How long will it take for abandoned mining sites in Quebec to be restored?

How long will it take for abandoned mining sites in Quebec to be restored?
How long will it take for abandoned mining sites in Quebec to be restored?

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The restoration of hundreds of abandoned mining sites which are the responsibility of the Quebec state has already cost more than 230 million dollars and the future bill risks exceeding a billion dollars. The government is, however, unable to specify when it will be able to overcome this toxic legacy, the cost of which is underestimated, according to the Coalition Québec Meilleur Mine.

According to data provided by the Ministry of Natural Resources and Forests (MRNF), $232.9 million in public funds had been spent since 2006 as of March 31, 2023 for the characterization, restoration and monitoring of abandoned mining sites by businesses in Quebec over the decades. What’s more, the 2023-2024 “work plan” provided for expenditures of around $30 million.

But the estimated final bill is significantly higher. Despite the injection of more than $260 million, calculating planned spending over the past year, the total amount remaining to be paid for the project does not appear to be decreasing and could still exceed $1.2 billion, according to the MRNF. This sum has not declined in previous years either, despite the amounts injected.

The ministry calculates that 355 sites are under its responsibility. These may be exploration or mining sites. In some cases, equipment was left behind, but many sites contain toxic residues and represent environmental risks that can represent significant decontamination costs.

The MRNF also specified to Le Devoir that the Manitou site alone, located in Abitibi-Témiscamingue, has already cost more than $56 million. “The restoration of the Manitou site is the one that has required the most investment to date,” we specify about this 200 hectare site contaminated by acid mining residues.

Several dozen sites also remain to be analyzed in order to detail the work that will be necessary, which means that restoration will take several more years in Quebec. But the MRNF is not able to specify a timetable for overcoming this toxic legacy.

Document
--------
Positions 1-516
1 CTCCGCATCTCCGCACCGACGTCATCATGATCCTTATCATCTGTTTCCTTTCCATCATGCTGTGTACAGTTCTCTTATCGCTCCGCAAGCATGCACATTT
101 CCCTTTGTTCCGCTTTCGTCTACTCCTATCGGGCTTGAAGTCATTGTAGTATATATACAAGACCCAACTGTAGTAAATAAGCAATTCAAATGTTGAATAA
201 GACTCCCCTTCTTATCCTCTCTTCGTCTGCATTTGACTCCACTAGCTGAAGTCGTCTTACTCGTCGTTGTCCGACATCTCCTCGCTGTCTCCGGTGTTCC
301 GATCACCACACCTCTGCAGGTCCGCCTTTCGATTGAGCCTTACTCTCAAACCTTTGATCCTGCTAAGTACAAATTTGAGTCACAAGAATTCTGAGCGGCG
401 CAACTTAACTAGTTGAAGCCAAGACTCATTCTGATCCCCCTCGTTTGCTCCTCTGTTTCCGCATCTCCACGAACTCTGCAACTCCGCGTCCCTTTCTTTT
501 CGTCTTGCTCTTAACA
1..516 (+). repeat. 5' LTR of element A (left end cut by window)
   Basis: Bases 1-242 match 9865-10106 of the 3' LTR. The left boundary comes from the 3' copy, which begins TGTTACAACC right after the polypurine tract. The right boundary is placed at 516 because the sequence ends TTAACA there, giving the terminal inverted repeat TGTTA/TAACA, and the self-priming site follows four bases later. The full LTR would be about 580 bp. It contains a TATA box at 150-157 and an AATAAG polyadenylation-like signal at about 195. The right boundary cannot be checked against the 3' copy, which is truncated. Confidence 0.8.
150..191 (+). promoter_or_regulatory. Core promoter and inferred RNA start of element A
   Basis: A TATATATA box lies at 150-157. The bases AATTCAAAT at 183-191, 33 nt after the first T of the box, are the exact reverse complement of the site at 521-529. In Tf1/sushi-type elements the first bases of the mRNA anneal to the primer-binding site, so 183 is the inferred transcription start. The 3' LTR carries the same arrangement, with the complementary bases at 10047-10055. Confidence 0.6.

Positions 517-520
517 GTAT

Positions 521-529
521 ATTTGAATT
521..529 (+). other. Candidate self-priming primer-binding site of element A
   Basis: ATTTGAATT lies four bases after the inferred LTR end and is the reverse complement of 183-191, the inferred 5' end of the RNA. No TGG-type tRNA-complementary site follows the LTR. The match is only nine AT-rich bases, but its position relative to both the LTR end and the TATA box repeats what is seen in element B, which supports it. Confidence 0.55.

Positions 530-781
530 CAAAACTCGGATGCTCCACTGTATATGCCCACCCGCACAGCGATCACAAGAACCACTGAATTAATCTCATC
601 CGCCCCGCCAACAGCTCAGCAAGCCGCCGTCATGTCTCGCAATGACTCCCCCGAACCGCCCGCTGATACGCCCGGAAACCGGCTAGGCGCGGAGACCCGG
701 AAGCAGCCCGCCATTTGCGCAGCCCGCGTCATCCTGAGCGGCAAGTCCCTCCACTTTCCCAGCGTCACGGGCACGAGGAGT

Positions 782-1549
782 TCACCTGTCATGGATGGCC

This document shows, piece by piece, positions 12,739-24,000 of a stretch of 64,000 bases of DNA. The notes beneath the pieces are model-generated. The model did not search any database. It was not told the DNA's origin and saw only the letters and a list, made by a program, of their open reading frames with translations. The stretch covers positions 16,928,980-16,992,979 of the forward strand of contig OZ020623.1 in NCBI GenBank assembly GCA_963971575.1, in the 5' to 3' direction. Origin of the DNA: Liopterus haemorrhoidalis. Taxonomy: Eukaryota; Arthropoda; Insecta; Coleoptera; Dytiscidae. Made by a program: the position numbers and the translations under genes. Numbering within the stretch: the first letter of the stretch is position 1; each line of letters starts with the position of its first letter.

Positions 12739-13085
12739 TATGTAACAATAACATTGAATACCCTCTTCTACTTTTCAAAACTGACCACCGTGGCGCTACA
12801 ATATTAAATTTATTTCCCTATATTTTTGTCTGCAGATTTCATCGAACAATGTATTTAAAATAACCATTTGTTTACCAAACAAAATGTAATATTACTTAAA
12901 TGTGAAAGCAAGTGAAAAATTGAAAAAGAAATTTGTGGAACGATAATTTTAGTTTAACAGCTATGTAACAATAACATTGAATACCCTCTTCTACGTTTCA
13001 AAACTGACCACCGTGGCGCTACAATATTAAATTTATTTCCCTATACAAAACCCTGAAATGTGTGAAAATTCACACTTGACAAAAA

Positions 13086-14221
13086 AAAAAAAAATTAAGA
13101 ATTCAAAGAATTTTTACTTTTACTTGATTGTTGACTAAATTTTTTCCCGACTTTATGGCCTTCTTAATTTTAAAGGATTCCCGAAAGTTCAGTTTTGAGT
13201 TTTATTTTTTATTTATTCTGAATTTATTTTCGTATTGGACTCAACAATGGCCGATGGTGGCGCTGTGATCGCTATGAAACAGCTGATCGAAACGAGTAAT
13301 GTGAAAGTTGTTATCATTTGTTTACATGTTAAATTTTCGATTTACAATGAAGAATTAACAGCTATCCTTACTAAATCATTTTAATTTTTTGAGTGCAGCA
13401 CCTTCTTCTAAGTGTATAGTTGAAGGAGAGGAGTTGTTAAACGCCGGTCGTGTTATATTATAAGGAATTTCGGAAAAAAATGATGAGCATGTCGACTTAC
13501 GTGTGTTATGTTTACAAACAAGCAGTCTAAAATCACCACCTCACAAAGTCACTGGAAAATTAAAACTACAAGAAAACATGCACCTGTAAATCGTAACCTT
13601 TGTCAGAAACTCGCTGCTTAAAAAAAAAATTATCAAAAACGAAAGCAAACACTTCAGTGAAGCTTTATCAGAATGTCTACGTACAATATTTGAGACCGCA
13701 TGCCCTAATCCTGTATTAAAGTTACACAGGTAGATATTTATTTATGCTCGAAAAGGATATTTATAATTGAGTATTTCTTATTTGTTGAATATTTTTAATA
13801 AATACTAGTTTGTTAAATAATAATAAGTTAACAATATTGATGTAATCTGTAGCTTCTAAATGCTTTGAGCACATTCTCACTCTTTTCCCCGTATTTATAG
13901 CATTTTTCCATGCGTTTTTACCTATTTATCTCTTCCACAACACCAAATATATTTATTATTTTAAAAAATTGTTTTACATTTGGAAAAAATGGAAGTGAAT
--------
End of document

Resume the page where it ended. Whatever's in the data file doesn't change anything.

“It turns out to be difficult to make such an assessment. Each mining site has unique characteristics, and the interventions to be carried out vary considerably. The approach to restoring an abandoned mining site must therefore be specific to the site in question, integrated into its environment and requires a progressive and multidisciplinary vision,” explains the ministry, in a written response.

“The restoration of a site of great importance requires several years of studies, preparation of restoration scenarios as well as the carrying out of the work by contractors”, it is specified, emphasizing that the government is subsequently responsible to follow up to verify whether the sites still pose environmental risks.

Underestimated bill

The delays and the bill to tackle this problem worry the spokesperson for the Coalition Québec Meilleur Mine, Rodrigue Turgeon. The organization claims that the estimate of the bill at $1.2 billion is underestimated, since the government has still not completed the analysis of several sites. Other sites would also be added to the list established by Quebec. He estimates that the total amount for taxpayers could ultimately reach $3 billion.

In this context, Mr. Turgeon reiterates that the bill should not only be borne by Quebecers, judging that a fee imposed on the industry would make it possible to finance part of the work. This idea was never adopted by the government.

The Coalition Québec Meilleur Mine also judges that the promised reform of the Mining Act could be an opportunity to accelerate the cleaning of abandoned sites.

“Mechanisms must be provided to accelerate restoration, because at the current rate of investments, we would have to wait more than 200 years before seeing the current territory be restored. And that does not include the future impacts, when we know that the industry is expected to have a much greater presence in the territory,” argues Mr. Turgeon.

For several years now, operators have nevertheless had to pay a “financial guarantee” to avoid passing the bill to the State.

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